Mark 1:35 – Early in the morning, while it was still dark, Jesus got up, left the house, and went off to a solitary place, where he prayed.
Luke 5:16 – But Jesus often withdrew to lonely places and prayed.
Education can be all-consuming. It’s filled with responsibilities, pressures, busyness, and increased demands. Most notably, it’s filled with people. As we all know, education is a people business. Whether it’s staff, students, families, or the community, education is people serving people, and we carry the weight of others daily. On top of our responsibilities as educators, we all have personal lives filled with both celebrations and struggles, along with increased demands and responsibilities as we lead our families. We must ensure we prioritize ourselves, specifically our hearts, so we can lead others from a position of overflow and not from an empty cup. When we prioritize our hearts by making God our treasure, our leadership can flourish as we “fill our cups” from the vertical love of God and pass the overflow horizontally to all those we lead within our schools and beyond.
Slow Down and Pray
For me, my mind is constantly moving in all directions. When I wake up early or sit down to spend time with God, my mind is pulled to everything else I “need” to do or could be doing during that time. Unfortunately, that anxious feeling often leads me to limit my time with God, and I struggle with a constant sense of needing to get other things done. Marshall Segal said, “Satan will try to make everything feel more urgent than sitting down to be with Jesus” (Segal, 2021). Instead of allowing myself to be quiet and still before the Lord, I try to push even harder to complete everything I need to do, which leaves me feeling unsettled, anxious, discontent, drained, and failing to lead those in my care as well as I should.
Our days in the world of education are so busy, yet there is One who holds the day in His hands and wants to spend one-on-one time with us. Jesus set the perfect example for all of us. He knew pressure and busyness should drive us towards prayer, not away from it, and he set the perfect example of how we should prioritize prayer. Mark 1:35 says, “Early in the morning while it was still dark, Jesus got up, left the house and went off to a solitary place, where he prayed.
A Rhythm of Retreat and Reentry
Jesus purposefully set aside time to talk to God. Not only did he set aside time, he also prioritized the first part of his waking hours to be alone with God. Before the day-to-day responsibilities began, Jesus spent time with his Heavenly Father in solitude, pouring out His heart. We also see throughout the Bible how Jesus would withdraw from large crowds and find a solitary place to pray (Luke 5:16). Pause and think of how often we are surrounded by students and/or staff with a plethora of needs. We can’t take on these needs by ourselves, and we ought to quit trying to. Jesus would regularly retreat from the world to restore himself with HIs Heavenly Father before returning to the daily tasks and needs of so many others.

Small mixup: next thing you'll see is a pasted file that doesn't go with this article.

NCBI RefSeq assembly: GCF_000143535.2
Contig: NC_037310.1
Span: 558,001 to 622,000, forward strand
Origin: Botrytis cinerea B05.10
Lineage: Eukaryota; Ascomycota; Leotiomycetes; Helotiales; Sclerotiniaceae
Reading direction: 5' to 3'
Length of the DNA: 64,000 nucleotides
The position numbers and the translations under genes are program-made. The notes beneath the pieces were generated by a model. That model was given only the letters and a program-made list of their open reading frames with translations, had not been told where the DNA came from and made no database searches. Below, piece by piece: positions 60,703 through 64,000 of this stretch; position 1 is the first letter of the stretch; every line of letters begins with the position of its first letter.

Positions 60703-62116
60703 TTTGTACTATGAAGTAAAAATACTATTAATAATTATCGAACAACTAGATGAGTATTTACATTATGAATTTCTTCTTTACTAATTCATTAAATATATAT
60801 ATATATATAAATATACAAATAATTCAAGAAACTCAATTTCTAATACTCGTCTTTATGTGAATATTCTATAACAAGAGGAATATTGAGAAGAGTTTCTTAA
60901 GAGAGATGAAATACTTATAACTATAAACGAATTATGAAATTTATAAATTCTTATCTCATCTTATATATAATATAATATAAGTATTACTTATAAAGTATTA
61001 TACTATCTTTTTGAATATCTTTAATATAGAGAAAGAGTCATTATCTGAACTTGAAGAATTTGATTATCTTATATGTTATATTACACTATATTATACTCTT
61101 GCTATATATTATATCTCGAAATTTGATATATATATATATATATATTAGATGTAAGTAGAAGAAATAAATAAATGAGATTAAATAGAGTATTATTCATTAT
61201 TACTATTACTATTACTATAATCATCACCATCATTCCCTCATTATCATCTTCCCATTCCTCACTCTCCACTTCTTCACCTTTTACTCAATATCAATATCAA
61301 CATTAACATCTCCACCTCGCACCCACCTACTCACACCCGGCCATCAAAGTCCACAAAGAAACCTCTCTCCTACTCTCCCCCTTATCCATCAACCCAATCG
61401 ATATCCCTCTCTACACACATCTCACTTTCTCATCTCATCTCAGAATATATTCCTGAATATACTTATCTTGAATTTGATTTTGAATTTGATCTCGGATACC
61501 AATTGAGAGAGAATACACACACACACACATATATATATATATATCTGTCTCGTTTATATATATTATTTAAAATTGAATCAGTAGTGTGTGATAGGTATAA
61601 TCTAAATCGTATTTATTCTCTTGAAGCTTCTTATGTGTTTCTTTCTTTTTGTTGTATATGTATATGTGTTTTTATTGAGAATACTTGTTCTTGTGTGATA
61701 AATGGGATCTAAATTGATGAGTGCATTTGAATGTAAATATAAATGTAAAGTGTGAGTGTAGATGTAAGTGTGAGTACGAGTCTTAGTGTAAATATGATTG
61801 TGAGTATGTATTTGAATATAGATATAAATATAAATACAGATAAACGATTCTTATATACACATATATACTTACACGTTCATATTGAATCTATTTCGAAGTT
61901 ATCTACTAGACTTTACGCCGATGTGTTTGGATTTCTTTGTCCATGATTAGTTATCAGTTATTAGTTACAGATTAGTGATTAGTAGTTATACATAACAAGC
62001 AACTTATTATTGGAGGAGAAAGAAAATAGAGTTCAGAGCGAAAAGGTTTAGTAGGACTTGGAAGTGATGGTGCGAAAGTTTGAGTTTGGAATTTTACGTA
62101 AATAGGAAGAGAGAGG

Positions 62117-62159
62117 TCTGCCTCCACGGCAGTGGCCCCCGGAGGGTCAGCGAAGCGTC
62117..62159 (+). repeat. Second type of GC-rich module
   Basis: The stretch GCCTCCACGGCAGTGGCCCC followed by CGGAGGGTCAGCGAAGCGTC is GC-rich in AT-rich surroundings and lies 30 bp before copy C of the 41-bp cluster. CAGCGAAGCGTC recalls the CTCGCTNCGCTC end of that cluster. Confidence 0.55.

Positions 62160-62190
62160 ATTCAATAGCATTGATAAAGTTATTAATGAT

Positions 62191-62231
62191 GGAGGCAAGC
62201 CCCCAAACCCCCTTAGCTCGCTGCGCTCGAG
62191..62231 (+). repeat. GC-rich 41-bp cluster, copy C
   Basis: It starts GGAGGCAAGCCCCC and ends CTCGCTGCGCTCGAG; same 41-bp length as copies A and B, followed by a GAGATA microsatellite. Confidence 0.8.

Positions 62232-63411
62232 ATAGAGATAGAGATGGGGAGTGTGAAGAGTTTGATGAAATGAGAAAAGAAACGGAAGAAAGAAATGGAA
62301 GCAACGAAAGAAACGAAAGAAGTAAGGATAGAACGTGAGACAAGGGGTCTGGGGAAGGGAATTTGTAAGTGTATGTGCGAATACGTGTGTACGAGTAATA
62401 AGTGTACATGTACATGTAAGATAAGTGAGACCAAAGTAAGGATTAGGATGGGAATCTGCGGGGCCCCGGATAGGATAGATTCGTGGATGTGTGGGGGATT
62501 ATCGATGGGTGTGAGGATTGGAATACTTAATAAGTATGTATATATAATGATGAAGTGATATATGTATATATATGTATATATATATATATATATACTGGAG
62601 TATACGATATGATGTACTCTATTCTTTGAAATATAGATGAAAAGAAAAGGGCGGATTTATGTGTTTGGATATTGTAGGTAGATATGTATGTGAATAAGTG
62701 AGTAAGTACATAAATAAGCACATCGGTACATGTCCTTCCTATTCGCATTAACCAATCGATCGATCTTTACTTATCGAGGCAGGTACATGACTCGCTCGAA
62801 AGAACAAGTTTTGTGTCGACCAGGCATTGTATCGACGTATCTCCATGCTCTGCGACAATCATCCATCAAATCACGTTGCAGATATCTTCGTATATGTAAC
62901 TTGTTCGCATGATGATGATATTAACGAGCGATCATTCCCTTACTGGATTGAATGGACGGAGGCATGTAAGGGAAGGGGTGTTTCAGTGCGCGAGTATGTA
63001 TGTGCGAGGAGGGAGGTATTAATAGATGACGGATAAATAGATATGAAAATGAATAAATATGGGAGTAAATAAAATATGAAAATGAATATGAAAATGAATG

Not only did Jesus live this pattern of retreating and reentering by himself, but he taught his disciples the same pattern of withdrawing from crowds before entering back in. In Mark 6, the apostles had returned from ministry and gathered around Jesus to share all they had done and taught. So many people continued to come and go that Jesus said to them, “Come with me yourselves to a quiet place and get some rest” (v. 30-31).
David Mathis, Executive Editor of desiringGod.org(2020) describes the importance of the withdrawal and reentry model of leadership perfectly:
The healthy Christian life is neither wholly solitary nor wholly communal. We withdraw like Jesus to a desolate place to commune with God (Mark 1:35) and then return to the bustle of daily tasks and the needs of others. We carve out a season for spiritual respite, in some momentarily sacred space, to feed our souls, enjoying God there in the stillness. Then we enter back in, as light and bread, to a hungry, harassed, and helpless world (Matthew 9:36).
A Heart for God is a Heart for People
We want our hearts to love what God loves, to break for what breaks His, and to desire what God desires. We want our hearts to align with His and have a heart for loving and serving people. Reading the Bible and spending quiet time in prayer with our Heavenly Father are a great place to start transforming our hearts, our relationships, our schools, and our world. Jesus knew he could not do it alone, and neither can we. Our lives are way too busy not to pray.
Reflect and Journal
How does following Jesus’ example of waking early and withdrawing from crowds to spend solitary time in prayer with God change your perspective of prioritizing time in your day for solitude and prayer? Where can you find time in your day for solitude and prayer? How does this impact the other things you “need” to do?
Mathis, D. (2022, September 4). Time Alone for God: The Ageless Habits of Jesus Christ. Desiring God. Retrieved October 15, 2022, from https://www.desiringgod.org/articles/time-alone-for-god
Segal, M. (2021, September 2). You Have Time to Sit with God. Desiring God. Retrieved June 18, 2022, from https://www.desiringgod.org/articles/you-have-time-to-sit-with-god